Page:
- Cool extension trick: After the 5-7 days is up in the fridge, you can simply boil homemade stock rapidly for a few minutes and “reset” the clock – it will be good for another 5 days!
- Get free chicken stock: This “Never-Ending Chicken Stock Method” is one of my favorite tricks yet – after you strain the first batch of stock, pick out the veggies and put the bones BACK into the pot. Cover with fresh water and a glug of vinegar and start the process all over again! (The only reason to remove the veggies is because they can make the stock taste “off,” but if you leave them in and still enjoy the flavor, you’ve saved yourself some time.) I’ve made up to three batches of chicken stock from the same bones, sometimes adding a few new bones or a couple chicken feet (for real) for each new batch. Talk about frugality! The “seconds” aren’t quite as rich or flavorful as the first batch, but still good for creamy soups or spicy things like white chicken chili where the flavor of the broth isn’t going to be the star of the recipe anyway. The “thirds” are fine to mix with other first batches, to cook rice, and to add in place of water in bean dishes or chili.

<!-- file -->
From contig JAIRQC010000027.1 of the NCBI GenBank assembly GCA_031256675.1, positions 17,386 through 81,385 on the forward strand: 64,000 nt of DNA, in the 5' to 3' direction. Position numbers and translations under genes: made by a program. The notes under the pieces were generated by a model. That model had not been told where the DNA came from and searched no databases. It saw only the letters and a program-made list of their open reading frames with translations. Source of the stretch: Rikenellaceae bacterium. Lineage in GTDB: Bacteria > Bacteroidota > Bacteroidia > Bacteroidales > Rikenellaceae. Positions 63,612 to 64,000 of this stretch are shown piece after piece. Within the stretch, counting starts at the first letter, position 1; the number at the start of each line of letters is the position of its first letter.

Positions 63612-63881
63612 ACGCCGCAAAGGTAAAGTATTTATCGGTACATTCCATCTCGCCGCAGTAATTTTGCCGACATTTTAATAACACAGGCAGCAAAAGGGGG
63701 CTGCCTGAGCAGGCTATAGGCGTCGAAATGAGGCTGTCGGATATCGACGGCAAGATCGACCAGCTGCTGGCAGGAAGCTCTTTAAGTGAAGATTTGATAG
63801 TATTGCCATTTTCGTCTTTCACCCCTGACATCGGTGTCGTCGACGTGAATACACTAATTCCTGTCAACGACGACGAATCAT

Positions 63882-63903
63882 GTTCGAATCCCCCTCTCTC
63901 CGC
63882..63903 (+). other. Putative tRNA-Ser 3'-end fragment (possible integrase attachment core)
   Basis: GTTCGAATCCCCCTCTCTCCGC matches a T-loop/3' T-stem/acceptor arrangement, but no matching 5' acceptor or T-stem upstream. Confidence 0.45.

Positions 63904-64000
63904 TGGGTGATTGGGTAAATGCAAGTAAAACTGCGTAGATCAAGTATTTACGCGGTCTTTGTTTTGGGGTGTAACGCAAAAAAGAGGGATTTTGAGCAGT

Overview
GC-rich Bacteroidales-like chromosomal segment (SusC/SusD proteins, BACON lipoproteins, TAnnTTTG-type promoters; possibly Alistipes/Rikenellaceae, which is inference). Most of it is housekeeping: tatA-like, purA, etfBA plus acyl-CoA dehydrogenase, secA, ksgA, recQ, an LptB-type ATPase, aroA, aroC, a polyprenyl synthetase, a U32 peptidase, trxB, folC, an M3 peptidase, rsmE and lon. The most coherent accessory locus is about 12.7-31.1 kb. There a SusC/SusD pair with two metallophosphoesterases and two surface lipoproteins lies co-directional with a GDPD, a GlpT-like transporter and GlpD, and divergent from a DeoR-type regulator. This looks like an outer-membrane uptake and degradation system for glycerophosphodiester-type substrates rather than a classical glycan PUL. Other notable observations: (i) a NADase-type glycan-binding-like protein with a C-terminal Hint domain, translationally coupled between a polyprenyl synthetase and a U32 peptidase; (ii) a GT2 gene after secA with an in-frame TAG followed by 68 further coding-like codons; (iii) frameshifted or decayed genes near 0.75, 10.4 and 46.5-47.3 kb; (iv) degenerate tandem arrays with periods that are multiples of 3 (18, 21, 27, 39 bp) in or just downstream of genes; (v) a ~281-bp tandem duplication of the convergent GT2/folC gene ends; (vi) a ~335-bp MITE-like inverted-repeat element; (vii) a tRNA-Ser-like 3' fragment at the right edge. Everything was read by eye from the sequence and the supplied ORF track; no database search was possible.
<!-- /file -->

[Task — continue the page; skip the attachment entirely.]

- How to condense stock: After you strain the stock and remove all the bones and veggies, you can return the stock to the pot and boil it, uncovered, for a few hours. It will boil down to a much smaller volume, which takes up less space in the freezer and tastes much more rich. If you’re going to condense, don’t add salt until after you’ve boiled it down so the saltiness doesn’t get too concentrated. Be sure to use your stove fan and/or open some windows so your house doesn’t get too moist. Also, don’t leave the house during the process – if you have to go somewhere, turn the pot off or to low. A pot boiled dry is a bad, bad thing!
- Use condensed stock as you would broth in any recipe OR add more water to thin it out back to where you started. If you really, really boil it down, you can actually cut it into cubes and it’s shelf stable – homemade bouillon! I’ve never done it, but I was fascinated to read about it.
- What if I never cook bone-in chicken? Honestly, I never bought chicken with bones either, except to make stock and soup in the winter. You still don’t have to serve chicken on the bone, just buy it that way. You can chop out the breast meat on a whole bird or split chicken breasts and use them for chicken nuggets or stir fry, and then make stock from the bones. You’ll usually be able to pick off a few more cups of shredded meat for soups and casseroles after boiling the bones for the stock.
- Gluten-free? Remember that white vinegar isn’t gluten-free, but apple cider vinegar is fine.
Tips to achieve a nice “gel” in your stock:
- Use only as much water as barely covers the bird, and always allow the 30-minute rest with
cold water and vinegar.